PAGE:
Every year, tens of thousands of cyclists and other motorists make the zigzag ascent to Mount Palomar. On the map it is designated as part of California Rt. 76. It has been described as "the most technical road in Southern California" - meaning it is a marvel of complex road engineering, climbing hundreds of feet in a few dizzying miles.
In many areas throughout the country, public and private entities are encouraging the population to be more conscious about the environment and our use of natural resources. In California specifically, many of our readers have probably seen many of the attempts to encourage "green" energy, such as solar and wind energy plans, as well as advancements in transportation technology. One simple concept is being pushed pretty hard: riding a bicycle instead of commuting via automobile.
As our San Diego readers may be aware, over the course of the first two parts of this multi-part series we have examined some important statistics related to bicycle accidents that occur in America. Over the last several years, the statistics show that hundreds of bicyclists die in collisions with motor vehicles every year, and tens of thousands more are injured in these types of accidents. Here, in the third and final part of this series, we will take a look at just who the bicyclists are who are involved in dangerous and deadly collisions with motor vehicles.
In the first part of this multi-part series we took a look at some of the statistics concerning fatalities that occur as a result of collisions involving bicyclists and motorists. Those statistics boiled down to this: about two people per day are killed in these types of bicycle accidents in America. Fatalities are obviously the worst-case scenario for bicyclists. But, the reality is that there are far more incidents that occur in which a bicyclist does not die in a collision, but is instead severely injured. Here, in Part II of this series, we will take a look at some of those injury statistics.
The summer season is in full-swing and bicyclists are traveling roads and trails throughout America, but for as much fun as this activity can be there are also dangers. Here, in a multi-part series, we will take a look at some of the statistics regarding bicyclists and the potential for injuries and, in the worst case scenarios, fatalities.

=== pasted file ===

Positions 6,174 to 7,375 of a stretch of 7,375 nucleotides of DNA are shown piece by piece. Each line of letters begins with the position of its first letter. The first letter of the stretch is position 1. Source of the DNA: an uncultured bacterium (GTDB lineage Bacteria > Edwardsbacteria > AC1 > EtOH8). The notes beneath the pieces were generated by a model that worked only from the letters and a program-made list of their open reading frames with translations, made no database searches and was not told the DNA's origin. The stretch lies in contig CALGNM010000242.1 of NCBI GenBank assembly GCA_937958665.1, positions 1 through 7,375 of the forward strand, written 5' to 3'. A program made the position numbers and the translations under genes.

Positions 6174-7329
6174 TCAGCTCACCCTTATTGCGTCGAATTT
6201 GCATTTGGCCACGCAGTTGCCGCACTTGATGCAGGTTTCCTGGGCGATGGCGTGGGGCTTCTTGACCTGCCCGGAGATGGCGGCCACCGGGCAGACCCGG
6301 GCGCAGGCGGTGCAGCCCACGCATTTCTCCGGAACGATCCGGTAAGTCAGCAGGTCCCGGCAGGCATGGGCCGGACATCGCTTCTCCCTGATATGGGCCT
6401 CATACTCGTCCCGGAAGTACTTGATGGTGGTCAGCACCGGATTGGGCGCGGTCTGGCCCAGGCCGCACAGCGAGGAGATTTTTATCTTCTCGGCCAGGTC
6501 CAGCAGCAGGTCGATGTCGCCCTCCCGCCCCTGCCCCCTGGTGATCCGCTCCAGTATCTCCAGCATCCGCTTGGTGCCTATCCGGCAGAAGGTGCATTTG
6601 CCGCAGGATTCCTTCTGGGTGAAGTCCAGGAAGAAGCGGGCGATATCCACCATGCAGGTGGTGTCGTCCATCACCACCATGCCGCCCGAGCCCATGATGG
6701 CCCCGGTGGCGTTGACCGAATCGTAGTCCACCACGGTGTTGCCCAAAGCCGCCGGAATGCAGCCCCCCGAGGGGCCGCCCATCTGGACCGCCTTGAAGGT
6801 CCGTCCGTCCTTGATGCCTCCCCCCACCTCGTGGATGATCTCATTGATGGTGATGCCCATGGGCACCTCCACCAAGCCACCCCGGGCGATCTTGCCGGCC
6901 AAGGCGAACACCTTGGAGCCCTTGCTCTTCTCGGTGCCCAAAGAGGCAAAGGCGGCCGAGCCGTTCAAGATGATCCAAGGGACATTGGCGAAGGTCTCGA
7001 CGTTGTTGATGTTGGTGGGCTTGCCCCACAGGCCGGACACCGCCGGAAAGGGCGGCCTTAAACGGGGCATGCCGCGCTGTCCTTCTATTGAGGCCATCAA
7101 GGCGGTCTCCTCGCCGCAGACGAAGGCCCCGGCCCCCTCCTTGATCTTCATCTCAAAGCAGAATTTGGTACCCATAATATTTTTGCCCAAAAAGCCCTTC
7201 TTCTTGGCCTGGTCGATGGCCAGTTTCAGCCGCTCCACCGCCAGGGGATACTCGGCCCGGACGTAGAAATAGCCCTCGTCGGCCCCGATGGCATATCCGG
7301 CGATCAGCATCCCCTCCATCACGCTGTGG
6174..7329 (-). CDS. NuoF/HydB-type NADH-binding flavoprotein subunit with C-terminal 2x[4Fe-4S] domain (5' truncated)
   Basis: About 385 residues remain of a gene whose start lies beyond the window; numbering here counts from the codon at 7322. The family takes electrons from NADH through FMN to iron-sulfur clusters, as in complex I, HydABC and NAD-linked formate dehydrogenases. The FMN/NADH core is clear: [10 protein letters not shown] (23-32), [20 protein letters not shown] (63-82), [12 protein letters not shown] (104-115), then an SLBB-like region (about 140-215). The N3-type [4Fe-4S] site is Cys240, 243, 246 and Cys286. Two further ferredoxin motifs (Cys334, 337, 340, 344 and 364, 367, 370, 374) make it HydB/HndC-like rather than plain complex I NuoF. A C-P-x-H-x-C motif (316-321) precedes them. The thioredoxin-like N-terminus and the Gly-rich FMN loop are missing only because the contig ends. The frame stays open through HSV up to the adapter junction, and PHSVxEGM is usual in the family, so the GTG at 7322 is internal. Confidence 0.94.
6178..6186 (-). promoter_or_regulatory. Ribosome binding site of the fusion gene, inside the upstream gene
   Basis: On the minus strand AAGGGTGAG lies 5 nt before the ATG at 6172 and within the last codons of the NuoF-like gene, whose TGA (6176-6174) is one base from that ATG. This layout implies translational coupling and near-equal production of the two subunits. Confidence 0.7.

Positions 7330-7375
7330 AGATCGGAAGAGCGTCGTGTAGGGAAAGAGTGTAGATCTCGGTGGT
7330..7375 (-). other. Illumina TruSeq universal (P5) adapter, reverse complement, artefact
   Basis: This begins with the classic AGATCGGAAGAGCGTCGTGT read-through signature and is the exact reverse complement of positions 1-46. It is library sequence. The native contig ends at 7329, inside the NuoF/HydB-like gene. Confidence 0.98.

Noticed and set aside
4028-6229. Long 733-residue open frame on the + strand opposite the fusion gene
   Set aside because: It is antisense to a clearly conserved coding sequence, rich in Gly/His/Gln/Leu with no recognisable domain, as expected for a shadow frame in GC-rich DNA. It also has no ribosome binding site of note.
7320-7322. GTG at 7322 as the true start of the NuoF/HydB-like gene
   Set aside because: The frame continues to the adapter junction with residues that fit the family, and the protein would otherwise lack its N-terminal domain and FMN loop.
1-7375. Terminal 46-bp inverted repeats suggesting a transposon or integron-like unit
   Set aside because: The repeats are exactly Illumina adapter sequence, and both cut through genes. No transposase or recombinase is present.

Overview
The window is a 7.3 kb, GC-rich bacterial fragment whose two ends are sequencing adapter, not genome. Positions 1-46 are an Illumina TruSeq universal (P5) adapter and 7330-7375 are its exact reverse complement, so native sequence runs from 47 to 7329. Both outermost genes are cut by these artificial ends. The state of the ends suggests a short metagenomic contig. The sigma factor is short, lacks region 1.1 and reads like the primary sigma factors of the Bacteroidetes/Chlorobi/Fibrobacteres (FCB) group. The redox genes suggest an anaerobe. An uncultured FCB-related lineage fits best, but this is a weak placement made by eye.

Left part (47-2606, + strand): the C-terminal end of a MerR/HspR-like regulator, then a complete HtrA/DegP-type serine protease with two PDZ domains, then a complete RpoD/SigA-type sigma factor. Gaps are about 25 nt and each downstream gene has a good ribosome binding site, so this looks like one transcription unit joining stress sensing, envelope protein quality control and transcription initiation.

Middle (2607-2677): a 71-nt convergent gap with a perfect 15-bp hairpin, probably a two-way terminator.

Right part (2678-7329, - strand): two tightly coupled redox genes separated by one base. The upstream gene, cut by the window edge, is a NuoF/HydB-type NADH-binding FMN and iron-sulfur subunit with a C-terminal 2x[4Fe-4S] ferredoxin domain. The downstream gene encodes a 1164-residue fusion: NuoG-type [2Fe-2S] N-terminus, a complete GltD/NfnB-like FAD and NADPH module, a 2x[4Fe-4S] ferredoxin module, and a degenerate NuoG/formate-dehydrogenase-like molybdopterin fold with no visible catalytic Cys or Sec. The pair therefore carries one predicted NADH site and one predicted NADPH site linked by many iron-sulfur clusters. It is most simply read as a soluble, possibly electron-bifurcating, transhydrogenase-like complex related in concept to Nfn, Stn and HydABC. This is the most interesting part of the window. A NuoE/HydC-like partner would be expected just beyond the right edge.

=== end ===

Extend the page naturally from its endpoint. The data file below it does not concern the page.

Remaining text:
Although it is easy enough for a person riding a bicycle to take all the necessary precautions to stay safe, the fact is that many injuries that bicyclists suffer are caused when they are struck by a vehicle. In a sprawling urban area like Southern California, there are many people riding bicycles at any given point in time, whether it is people commuting to work or school or people just out for a ride for recreation. When there are many bicyclists and motorists sharing the road at a time, bicycle accidents are bound to happen.
There is almost no question about it: when bicyclists in San Diego are struck by a vehicle, they are going to suffer serious injuries. In the best case scenarios, a bicycle accident could lead to some cuts, bruises and maybe some broken bones. But, in the worst case scenarios, bicycle accidents could lead to brain injuries, paralysis or even result in fatalities.
There are many San Diego residents who commute every day in their own vehicles, but there are also those who find in more convenient to ride a bicycle or walk. That is one of the great traits of most major metropolitan areas - residents have a choice in how they get from here to there. Most of the time commuters of all stripes can share the roadways and walkways of San Diego just fine, but all parties have obligations to meet in order to ensure that they do not cause potentially dangerous accidents.
Bicycle safety is of particular importance in San Diego, where the beautiful year-round weather allows bicyclists to take to the roads and surrounding trails to enjoy what is becoming a more popular transportation and recreation option by the day. But, as previous posts here have mentioned, more frequent bicycling - and more bicyclists overall - unfortunately also creates an environment where the likelihood of bicycle accidents seems to be heightened. And, the reality is that some of these bicycle accidents can be fatal.
Many of our San Diego readers probably ride their bicycles to and from work, or perhaps just for recreation, on a regular basis. There is no doubt that bicycling is becoming more popular every year, and many cities throughout the country are actively making changes to their infrastructure to accommodate this change in transportation habits. One potential problem, however, is that more bicyclists on and near our roadways could mean more bicycle accidents involving motor vehicles.